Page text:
Wednesday, January 13, 2010

Clorgyline an old antidepressant may reverse heart failure....

We know that Clorgyline is an irreversible and selective  inhibitor of monoamine oxidase A (MAO-A) . It is structurally related to pargyline (which is a preferential inhibitor of MAO type B) and when compared the antidepressant activity clorgyline is superior over Pargyline. However the drug is no longer in use in humans

Interestingly, now researchers from Johns Hopkins and other researchers have found in animal experiments that this  antidepressant developed over 40 years ago,  can blunt and even reverse the muscle enlargement and weakened pumping function associated with heart failure. Italian heart experts describes in a dozen key laboratory experiments in rodents how the  clorgyline,  blocks the action of enzyme monoamine oxidase-A (MAO-A) and stops its breakdown of a key neurohormone. Norepinephrine, as it is called, controls the pace of blood pumping and makes the heart pump harder and faster in response to stress.

This result is of great significance because of the fact that this is the first evidence showing how elevated MAO-A activity biochemically drives heart failure and that its dangerous downstream effects can be stalled by drug therapy. Hope this vicious chemical circle of stimulant norepinephrine overload and breakdown, might  offer  a disease blueprint with monoamine oxidase-A as the target for drugs similar to clorgyline to rein in the disease.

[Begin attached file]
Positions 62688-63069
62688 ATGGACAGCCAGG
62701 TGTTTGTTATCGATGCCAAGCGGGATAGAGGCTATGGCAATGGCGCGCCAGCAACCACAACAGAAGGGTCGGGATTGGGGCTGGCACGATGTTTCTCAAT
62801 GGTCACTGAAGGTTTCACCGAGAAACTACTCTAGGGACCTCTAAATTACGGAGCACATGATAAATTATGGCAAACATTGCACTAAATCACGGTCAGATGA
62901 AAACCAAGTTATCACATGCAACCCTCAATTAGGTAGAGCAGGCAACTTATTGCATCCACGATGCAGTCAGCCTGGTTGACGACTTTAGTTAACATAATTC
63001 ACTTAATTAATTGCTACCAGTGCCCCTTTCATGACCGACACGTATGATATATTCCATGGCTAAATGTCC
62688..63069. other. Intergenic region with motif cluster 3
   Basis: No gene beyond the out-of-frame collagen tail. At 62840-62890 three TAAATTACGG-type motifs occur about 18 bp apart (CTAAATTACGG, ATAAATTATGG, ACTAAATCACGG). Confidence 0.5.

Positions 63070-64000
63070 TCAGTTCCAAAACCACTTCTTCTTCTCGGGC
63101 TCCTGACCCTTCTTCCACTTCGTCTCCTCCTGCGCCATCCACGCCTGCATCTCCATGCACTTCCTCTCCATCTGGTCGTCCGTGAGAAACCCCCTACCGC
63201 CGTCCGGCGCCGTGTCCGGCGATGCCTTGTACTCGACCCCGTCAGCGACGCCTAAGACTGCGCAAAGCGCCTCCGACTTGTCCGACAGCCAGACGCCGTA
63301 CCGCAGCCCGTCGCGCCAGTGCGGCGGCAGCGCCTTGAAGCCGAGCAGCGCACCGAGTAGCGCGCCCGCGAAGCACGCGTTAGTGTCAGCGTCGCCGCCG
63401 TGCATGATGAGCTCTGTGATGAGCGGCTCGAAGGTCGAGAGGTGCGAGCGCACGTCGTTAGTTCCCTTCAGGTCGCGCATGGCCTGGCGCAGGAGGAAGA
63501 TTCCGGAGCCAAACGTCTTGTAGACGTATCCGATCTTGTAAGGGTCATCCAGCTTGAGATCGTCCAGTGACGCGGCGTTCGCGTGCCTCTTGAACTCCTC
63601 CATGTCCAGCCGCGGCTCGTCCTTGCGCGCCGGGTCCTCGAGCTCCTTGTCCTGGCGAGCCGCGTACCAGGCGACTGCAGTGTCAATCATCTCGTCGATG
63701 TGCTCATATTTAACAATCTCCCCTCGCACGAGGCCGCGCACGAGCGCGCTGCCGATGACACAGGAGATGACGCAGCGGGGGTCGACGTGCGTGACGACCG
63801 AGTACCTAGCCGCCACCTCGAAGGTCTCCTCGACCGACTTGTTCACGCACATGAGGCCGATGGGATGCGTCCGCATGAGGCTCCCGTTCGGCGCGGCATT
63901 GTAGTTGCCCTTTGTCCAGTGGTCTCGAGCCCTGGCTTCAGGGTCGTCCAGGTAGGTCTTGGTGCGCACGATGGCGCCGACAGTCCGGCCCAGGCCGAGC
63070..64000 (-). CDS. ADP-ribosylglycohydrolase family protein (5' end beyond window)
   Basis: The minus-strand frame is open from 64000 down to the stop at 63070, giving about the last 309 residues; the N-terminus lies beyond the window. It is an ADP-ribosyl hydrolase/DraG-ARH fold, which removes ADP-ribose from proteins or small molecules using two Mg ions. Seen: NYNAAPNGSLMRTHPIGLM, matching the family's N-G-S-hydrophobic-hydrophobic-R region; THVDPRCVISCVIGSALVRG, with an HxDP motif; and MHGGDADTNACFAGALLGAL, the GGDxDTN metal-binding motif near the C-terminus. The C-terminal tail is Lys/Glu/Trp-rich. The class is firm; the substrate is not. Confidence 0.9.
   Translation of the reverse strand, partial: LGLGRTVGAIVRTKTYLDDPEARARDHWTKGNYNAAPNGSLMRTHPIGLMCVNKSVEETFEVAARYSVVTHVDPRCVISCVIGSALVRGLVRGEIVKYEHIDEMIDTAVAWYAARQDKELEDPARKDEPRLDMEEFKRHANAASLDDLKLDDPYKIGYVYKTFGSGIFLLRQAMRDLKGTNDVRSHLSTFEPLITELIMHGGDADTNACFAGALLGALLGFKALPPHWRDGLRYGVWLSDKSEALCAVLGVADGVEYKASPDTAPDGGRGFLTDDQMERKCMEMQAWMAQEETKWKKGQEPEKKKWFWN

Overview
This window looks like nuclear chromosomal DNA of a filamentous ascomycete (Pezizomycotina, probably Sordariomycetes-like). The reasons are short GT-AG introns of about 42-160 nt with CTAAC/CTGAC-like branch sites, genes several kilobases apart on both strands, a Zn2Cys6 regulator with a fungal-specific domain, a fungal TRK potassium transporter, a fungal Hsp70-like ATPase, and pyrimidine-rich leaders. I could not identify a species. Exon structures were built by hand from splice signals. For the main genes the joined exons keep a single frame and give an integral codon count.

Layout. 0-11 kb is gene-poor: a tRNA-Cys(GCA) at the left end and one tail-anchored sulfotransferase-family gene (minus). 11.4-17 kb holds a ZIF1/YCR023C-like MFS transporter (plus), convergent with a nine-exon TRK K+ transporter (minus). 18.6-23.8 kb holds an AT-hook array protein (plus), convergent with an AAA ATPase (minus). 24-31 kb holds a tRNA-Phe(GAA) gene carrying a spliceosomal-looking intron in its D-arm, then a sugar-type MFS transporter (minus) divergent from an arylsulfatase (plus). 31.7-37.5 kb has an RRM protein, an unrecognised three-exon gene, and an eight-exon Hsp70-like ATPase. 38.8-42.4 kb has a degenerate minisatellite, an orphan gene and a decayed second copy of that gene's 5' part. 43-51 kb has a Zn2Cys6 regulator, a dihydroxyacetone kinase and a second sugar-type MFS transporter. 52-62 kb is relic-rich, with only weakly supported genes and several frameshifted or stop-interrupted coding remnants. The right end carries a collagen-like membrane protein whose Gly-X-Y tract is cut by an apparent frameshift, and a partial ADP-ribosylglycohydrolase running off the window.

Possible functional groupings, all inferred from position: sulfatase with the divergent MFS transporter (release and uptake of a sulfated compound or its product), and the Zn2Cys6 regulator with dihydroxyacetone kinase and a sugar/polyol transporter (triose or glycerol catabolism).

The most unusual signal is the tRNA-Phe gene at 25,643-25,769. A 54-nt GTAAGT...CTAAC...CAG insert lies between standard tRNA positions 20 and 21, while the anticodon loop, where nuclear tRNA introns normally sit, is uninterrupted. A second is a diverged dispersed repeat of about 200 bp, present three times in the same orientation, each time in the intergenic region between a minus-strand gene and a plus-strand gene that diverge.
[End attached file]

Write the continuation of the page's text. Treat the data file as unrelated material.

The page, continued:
As claimed by the lead researcher Dr.Nazareno Paolocci, norepinephrine is not properly stored and released from the nerves directed to the heart, monoamine oxidase-A breaks it down, generating dangerous chemical species in the nerves and the heart muscle. and these toxic free radicals produce the same deleterious effects on heart muscle size and pumping function long observed in heart failure. Though further studies with similar class of compounds is essential  for this initial proof of an important principle, its a good achievement..

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